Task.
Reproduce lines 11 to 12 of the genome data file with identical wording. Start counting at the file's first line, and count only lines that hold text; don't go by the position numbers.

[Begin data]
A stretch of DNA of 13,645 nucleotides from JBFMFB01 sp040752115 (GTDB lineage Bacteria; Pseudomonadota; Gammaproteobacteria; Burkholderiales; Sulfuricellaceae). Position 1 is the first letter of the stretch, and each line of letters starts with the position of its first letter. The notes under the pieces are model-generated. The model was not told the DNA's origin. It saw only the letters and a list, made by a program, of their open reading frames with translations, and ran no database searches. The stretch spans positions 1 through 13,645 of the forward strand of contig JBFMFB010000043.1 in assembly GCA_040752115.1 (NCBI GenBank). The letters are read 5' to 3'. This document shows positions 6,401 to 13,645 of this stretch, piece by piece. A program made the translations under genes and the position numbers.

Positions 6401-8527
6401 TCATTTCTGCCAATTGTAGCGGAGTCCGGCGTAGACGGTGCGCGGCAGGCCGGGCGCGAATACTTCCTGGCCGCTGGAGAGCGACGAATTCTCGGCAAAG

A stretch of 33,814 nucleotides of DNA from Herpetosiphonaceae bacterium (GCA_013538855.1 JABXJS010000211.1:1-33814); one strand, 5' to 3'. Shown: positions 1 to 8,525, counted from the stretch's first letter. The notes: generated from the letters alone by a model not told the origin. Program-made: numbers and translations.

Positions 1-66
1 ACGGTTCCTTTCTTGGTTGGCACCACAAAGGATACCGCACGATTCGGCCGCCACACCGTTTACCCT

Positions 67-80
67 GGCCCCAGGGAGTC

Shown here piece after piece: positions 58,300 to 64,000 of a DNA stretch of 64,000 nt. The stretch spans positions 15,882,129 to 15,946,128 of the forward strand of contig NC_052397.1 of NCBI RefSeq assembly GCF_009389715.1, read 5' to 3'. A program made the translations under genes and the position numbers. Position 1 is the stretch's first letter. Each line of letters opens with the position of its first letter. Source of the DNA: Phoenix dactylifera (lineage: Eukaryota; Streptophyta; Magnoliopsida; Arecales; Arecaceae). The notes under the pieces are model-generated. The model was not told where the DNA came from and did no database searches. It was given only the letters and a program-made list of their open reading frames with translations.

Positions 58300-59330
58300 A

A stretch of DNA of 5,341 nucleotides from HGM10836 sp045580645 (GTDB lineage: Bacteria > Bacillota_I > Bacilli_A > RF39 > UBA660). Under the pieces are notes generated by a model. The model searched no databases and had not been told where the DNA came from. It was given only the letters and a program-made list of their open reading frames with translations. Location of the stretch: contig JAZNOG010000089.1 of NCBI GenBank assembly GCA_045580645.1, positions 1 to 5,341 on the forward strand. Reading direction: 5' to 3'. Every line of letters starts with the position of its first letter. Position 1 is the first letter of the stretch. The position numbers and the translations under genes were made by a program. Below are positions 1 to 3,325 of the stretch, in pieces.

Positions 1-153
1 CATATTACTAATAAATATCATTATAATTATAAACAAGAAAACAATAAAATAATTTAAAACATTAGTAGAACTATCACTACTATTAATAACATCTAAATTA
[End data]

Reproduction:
58300 A

A stretch of DNA of 5,341 nucleotides from HGM10836 sp045580645 (GTDB lineage: Bacteria > Bacillota_I > Bacilli_A > RF39 > UBA660). Under the pieces are notes generated by a model. The model searched no databases and had not been told where the DNA came from. It was given only the letters and a program-made list of their open reading frames with translations. Location of the stretch: contig JAZNOG010000089.1 of NCBI GenBank assembly GCA_045580645.1, positions 1 to 5,341 on the forward strand. Reading direction: 5' to 3'. Every line of letters starts with the position of its first letter. Position 1 is the first letter of the stretch. The position numbers and the translations under genes were made by a program. Below are positions 1 to 3,325 of the stretch, in pieces.